|Before Egypt became the country known for shutting off its international Internet during anti-government protests in January 2011, it was Myanmar that was known for infamously shutting down its Internet connections for two weeks following anti-government protests which turned violent in September 2007.During those protests, as the government began cracking down on anti-government demonstrations, protestors began sending out images and videos of the violent suppression. This led to the government’s disconnection of outside Internet access for the country.|
Last week, marked the 25th anniversary of the 8888 Uprising which led to the bloody overthrow of the socialist government in 1988 replacing it with a military junta which ruled Myanmar until its recent conversion to democracy. Each year there are demonstrations to mark the anniversary of the 8888 Uprising, so-called because it occurred on 8 August 1988 (8/8/88). In the recent days leading up to this important date, Internet connections in Myanmar experienced numerous disruptions which we analyze here.
Internet in Myanmar
Internet access in Myanmar is controlled entirely through state-owned Myanmar Posts and Telecommunications (MPT). Myanmar, through MPT, gains international Internet access through either the international submarine cable SeaMeWe-3 which lands at Pyapon, or through a terrestrial connection to Thailand.
In the weeks preceding the recent 25th anniversary of the 8888 Uprising, Myanmar’s Internet experienced several technical disruptions leading to concern about the nation’s recent transition to democracy and liberalization of its economy.
When we look at our traceroute measurement data into Myanmar over the past few weeks we can see the moment of the first disruption at 10:46 UTC on 22 July which was initially blamed on an outage of SeaMeWe-3 cable. An MPT spokesman later changed the explanation of the outage to be a break in a terrestrial connection leading to the submarine cable landing station. The graphic below shows the counts of traceroute measurements from over 100 locations around the world reaching MPT colored by their international provider:
It is worth noting that while MPT uses a total of six international Internet providers (a decent level of provider diversity), remarkably, every one of these six providers was unavailable at some point during the past month.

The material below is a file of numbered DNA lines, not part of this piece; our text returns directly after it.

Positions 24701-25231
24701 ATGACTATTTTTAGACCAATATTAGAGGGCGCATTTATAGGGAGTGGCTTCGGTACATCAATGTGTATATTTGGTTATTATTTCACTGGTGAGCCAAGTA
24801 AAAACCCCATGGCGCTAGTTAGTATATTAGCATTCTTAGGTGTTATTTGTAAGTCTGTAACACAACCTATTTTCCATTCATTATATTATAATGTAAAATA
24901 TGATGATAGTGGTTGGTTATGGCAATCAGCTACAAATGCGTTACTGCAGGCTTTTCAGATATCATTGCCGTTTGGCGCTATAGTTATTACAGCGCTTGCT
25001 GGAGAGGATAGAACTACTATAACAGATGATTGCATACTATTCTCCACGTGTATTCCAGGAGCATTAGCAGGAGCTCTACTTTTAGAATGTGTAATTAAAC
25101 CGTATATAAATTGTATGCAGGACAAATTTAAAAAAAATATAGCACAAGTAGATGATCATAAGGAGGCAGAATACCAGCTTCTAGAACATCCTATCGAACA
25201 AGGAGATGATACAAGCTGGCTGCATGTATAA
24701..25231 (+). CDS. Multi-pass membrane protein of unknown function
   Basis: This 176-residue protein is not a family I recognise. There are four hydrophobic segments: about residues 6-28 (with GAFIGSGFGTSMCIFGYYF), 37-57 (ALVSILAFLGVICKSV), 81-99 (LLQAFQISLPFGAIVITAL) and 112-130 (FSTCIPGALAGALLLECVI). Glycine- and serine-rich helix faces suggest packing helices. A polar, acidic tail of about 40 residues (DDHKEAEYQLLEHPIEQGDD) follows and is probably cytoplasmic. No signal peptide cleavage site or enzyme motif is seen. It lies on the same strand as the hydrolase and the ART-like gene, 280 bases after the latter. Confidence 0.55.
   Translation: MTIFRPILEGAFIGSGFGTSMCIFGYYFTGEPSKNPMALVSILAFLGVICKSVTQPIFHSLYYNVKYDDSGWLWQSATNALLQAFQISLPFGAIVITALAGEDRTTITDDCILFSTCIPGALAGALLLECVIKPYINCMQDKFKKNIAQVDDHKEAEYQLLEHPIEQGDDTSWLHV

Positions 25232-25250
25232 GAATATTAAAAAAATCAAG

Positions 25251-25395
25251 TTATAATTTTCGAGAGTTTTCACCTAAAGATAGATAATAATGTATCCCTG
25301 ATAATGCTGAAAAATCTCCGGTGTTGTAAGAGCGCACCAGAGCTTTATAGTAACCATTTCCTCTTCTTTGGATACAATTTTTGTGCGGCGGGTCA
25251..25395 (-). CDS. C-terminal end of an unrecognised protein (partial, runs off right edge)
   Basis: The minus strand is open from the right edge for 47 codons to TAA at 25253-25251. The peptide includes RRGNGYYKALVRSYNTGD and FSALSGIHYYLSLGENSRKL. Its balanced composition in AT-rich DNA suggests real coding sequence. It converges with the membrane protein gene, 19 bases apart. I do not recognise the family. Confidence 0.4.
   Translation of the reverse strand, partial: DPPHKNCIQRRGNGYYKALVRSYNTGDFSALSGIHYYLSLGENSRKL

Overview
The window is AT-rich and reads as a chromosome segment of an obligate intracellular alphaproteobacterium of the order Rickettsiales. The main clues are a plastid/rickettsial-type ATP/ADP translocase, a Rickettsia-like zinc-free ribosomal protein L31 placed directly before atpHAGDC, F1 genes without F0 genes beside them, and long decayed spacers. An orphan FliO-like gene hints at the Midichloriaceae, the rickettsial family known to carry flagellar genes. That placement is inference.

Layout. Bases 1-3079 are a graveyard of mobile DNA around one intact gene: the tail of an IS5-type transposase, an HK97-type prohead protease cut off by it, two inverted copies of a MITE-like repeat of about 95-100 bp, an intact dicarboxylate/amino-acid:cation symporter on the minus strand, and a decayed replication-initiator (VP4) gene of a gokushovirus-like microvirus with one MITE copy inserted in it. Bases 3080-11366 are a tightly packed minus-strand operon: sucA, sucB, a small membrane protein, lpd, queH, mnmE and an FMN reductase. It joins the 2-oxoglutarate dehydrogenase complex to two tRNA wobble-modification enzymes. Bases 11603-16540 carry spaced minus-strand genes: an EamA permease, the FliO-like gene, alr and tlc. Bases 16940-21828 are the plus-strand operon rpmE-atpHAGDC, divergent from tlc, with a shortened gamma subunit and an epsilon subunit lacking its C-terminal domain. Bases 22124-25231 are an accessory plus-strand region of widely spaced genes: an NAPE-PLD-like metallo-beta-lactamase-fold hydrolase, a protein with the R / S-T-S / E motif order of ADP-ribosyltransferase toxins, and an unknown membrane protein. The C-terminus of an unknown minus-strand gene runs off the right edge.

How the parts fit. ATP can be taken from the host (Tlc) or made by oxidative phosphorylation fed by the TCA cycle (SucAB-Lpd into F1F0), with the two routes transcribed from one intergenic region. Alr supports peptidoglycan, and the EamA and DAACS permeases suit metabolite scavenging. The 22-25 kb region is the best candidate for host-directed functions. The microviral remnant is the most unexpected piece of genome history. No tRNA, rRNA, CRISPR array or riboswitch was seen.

When we alter the view of the same data to get a sense for the latencies involved, we can see that after the initial 22 July disruption, latencies began a diurnal pattern suggesting greater congestion during peak periods of use:
On 5 August, all routed networks to Myanmar were withdrawn from the global routing table for a little over an hour resulting in a brief, but total Internet disconnection.
— Renesys Corporation (@renesys) August 5, 2013
By 8 August, Internet connectivity in Myanmar reached a new equilibrium with Telekom Malaysia (TMnet) now in the mix. The shifting stories from MPT about the causes of the disruptions have left some to question the credibility of the telecom.
|Last month, MPT announced a joint effort with China Unicom to build a terrestrial communications line to China in order to provide additional Internet redundancy for Myanmar. An additional terrestrial line would improve the physical transit diversity of Myanmar’s Internet potentially increasing its resilience to future disruptions. With a natural gas pipeline from Myanmar to China already in the works, it is likely that the pipeline project will provide a direct physical path to lay a new communications line between the countries.|
About the Author
Doug Madory is a Director of Internet Analysis at Dyn where he works on Internet infrastructure analysis projects. Doug has a special interest in mapping the logical Internet to the physical lines that connect it together, with a special interest on submarine cables.Follow on Twitter More Content by Doug Madory